Impact of the Three Options
As a practical matter, all three options eventually lead to substantial proportionality, the first option. Unless an institution has achieved substantial proportionality, its officials must add teams for the underrepresented gender periodically until such time as substantial proportionality is achieved; or cut opportunities for the overrepresented gender immediately so that substantial proportionality is achieved; or add a team every time there is an indication of an unmet interest and ability among the underrepresented gender until substantial proportionality is achieved; or some combination of the first three options. The question is not whether substantial proportionality will be reached but when.
In addition to mandating particular levels of participation, the federal regulations address the provision of athletic scholarships. As to athletic financial assistance, the regulation is specific. With respect to athletic scholarships, the regulation provides as follows:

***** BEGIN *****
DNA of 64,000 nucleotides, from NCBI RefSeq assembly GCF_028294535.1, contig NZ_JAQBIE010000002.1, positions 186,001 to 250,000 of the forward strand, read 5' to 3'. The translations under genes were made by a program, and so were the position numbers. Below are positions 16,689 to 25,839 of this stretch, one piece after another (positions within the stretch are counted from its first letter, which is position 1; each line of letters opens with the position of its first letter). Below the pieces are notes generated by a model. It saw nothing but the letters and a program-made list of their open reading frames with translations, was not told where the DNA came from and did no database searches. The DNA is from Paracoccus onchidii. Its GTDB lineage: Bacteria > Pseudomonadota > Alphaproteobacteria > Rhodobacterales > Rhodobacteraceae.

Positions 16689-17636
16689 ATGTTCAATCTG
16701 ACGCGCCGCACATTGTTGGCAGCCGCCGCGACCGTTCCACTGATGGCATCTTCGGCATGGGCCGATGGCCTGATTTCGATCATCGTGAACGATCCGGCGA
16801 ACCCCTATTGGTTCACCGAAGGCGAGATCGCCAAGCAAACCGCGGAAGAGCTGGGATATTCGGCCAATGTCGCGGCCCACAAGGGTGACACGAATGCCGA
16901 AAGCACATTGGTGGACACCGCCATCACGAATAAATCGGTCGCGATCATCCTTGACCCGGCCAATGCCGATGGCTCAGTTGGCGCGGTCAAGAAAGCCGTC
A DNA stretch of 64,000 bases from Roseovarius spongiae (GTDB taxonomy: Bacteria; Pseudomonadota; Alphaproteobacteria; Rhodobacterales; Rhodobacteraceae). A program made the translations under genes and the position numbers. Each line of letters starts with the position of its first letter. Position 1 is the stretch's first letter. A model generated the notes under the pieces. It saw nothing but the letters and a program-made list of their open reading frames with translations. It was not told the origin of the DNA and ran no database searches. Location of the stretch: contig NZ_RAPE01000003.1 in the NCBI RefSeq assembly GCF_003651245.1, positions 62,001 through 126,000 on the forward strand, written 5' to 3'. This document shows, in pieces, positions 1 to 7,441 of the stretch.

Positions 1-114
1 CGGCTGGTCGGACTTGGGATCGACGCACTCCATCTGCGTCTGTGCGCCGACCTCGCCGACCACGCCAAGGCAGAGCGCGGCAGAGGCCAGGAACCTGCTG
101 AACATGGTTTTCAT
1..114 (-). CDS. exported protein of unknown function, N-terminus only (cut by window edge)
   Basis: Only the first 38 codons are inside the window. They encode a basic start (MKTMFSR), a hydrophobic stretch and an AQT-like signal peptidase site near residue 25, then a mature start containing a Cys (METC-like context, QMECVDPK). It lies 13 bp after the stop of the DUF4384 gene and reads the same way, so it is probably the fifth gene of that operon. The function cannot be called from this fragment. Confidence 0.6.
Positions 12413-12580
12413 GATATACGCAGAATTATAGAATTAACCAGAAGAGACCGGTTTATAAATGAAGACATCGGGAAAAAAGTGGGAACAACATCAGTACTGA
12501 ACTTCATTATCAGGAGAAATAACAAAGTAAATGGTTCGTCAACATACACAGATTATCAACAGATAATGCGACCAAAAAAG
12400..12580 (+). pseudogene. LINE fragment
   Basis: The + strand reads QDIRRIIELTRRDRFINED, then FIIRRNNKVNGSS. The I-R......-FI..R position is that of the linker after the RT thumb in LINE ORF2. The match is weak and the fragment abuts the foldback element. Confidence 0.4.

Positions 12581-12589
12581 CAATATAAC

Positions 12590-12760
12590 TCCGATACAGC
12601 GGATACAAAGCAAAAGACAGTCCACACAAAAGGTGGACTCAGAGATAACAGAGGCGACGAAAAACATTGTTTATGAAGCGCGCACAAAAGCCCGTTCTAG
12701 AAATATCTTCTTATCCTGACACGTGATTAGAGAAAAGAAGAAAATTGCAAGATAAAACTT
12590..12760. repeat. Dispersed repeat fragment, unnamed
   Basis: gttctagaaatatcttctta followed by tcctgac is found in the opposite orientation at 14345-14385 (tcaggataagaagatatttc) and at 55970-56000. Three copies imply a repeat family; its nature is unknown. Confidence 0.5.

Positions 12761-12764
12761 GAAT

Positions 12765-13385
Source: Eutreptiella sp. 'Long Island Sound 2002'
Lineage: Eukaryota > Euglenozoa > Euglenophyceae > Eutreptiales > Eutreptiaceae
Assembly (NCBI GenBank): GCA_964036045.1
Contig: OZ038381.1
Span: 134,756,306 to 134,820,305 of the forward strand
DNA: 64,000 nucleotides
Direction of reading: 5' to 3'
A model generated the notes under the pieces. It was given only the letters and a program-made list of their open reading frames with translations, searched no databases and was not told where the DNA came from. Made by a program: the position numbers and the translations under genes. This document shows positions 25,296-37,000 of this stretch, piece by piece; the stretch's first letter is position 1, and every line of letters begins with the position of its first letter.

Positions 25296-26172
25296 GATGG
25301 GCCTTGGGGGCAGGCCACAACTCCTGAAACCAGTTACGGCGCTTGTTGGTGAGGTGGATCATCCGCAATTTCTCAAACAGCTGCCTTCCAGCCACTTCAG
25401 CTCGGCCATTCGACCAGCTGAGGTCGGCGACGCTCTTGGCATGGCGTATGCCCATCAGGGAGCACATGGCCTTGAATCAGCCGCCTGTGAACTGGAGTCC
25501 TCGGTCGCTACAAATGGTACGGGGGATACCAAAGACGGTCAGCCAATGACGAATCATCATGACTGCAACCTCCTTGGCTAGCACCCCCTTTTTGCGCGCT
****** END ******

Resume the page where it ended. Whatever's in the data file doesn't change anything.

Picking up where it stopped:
(1) To the extent that a recipient awards athletic scholarships or grants-in-aid, it must provide reasonable opportunities for such awards for members of each sex in proportion to the number of students of each sex participating in interscholastic sports.
(2) Separate athletic scholarships or grants-inaid for members of each sex may be provided as part of separate athletic teams for members of each sex to the extent consistent with this paragraph and § 106.41(c). (C.F.R. § 106.37(c))
In effect, if 45% of the athletes are female, then females should receive approximately 45% of total athletic financial assistance.
As in the case of the participation requirements, although no level of permissible deviation from exact equality in scholarship aid has been established, Office for Civil Rights issued a guidance letter addressing this point. According to this letter,
if any unexplained disparity in the scholarship budgets for athletes of either gender is 1% or less for the entire budget for athletic scholarships, there will be a strong presumption that such a disparity is reasonable and based on legitimate nondiscriminatory factors. Conversely, there will be a strong presumption that an unexplained disparity of more than 1% is in violation of the “substantially proportionate” requirement. (Letter to Nancy S. Footer, general counsel of Bowling Green University, July 23, 1998)